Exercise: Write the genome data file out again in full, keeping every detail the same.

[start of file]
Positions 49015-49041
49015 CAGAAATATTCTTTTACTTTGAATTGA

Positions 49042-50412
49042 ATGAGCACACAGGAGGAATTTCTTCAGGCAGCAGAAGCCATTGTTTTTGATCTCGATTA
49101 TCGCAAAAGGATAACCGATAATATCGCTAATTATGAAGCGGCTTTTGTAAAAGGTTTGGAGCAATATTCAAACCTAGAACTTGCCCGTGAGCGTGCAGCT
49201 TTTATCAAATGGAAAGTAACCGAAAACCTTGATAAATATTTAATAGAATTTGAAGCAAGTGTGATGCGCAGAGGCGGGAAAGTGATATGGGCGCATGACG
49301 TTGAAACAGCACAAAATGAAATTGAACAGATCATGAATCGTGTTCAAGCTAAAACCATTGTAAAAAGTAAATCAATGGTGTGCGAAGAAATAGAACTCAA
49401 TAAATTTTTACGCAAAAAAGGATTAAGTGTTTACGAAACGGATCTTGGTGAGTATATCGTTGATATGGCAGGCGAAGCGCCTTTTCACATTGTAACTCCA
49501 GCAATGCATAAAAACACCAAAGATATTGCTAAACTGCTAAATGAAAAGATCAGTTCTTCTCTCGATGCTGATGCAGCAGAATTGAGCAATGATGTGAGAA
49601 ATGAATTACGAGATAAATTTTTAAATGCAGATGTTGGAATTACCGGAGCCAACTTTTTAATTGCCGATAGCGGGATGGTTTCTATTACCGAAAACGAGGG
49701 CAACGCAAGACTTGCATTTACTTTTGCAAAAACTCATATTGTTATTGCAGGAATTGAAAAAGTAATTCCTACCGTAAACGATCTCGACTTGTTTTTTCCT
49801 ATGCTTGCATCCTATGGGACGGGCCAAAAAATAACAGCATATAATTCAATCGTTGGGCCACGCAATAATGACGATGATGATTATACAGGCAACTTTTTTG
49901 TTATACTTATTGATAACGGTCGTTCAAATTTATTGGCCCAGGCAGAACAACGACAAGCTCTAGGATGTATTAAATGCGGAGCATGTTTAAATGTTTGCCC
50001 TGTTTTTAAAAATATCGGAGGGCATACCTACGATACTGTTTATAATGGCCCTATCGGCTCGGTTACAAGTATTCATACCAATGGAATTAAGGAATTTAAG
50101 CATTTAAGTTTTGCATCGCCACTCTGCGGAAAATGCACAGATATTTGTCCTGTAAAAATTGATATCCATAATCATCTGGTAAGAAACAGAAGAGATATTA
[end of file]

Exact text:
Positions 49015-49041
49015 CAGAAATATTCTTTTACTTTGAATTGA

Positions 49042-50412
49042 ATGAGCACACAGGAGGAATTTCTTCAGGCAGCAGAAGCCATTGTTTTTGATCTCGATTA
49101 TCGCAAAAGGATAACCGATAATATCGCTAATTATGAAGCGGCTTTTGTAAAAGGTTTGGAGCAATATTCAAACCTAGAACTTGCCCGTGAGCGTGCAGCT
49201 TTTATCAAATGGAAAGTAACCGAAAACCTTGATAAATATTTAATAGAATTTGAAGCAAGTGTGATGCGCAGAGGCGGGAAAGTGATATGGGCGCATGACG
49301 TTGAAACAGCACAAAATGAAATTGAACAGATCATGAATCGTGTTCAAGCTAAAACCATTGTAAAAAGTAAATCAATGGTGTGCGAAGAAATAGAACTCAA
49401 TAAATTTTTACGCAAAAAAGGATTAAGTGTTTACGAAACGGATCTTGGTGAGTATATCGTTGATATGGCAGGCGAAGCGCCTTTTCACATTGTAACTCCA
49501 GCAATGCATAAAAACACCAAAGATATTGCTAAACTGCTAAATGAAAAGATCAGTTCTTCTCTCGATGCTGATGCAGCAGAATTGAGCAATGATGTGAGAA
49601 ATGAATTACGAGATAAATTTTTAAATGCAGATGTTGGAATTACCGGAGCCAACTTTTTAATTGCCGATAGCGGGATGGTTTCTATTACCGAAAACGAGGG
49701 CAACGCAAGACTTGCATTTACTTTTGCAAAAACTCATATTGTTATTGCAGGAATTGAAAAAGTAATTCCTACCGTAAACGATCTCGACTTGTTTTTTCCT
49801 ATGCTTGCATCCTATGGGACGGGCCAAAAAATAACAGCATATAATTCAATCGTTGGGCCACGCAATAATGACGATGATGATTATACAGGCAACTTTTTTG
49901 TTATACTTATTGATAACGGTCGTTCAAATTTATTGGCCCAGGCAGAACAACGACAAGCTCTAGGATGTATTAAATGCGGAGCATGTTTAAATGTTTGCCC
50001 TGTTTTTAAAAATATCGGAGGGCATACCTACGATACTGTTTATAATGGCCCTATCGGCTCGGTTACAAGTATTCATACCAATGGAATTAAGGAATTTAAG
50101 CATTTAAGTTTTGCATCGCCACTCTGCGGAAAATGCACAGATATTTGTCCTGTAAAAATTGATATCCATAATCATCTGGTAAGAAACAGAAGAGATATTA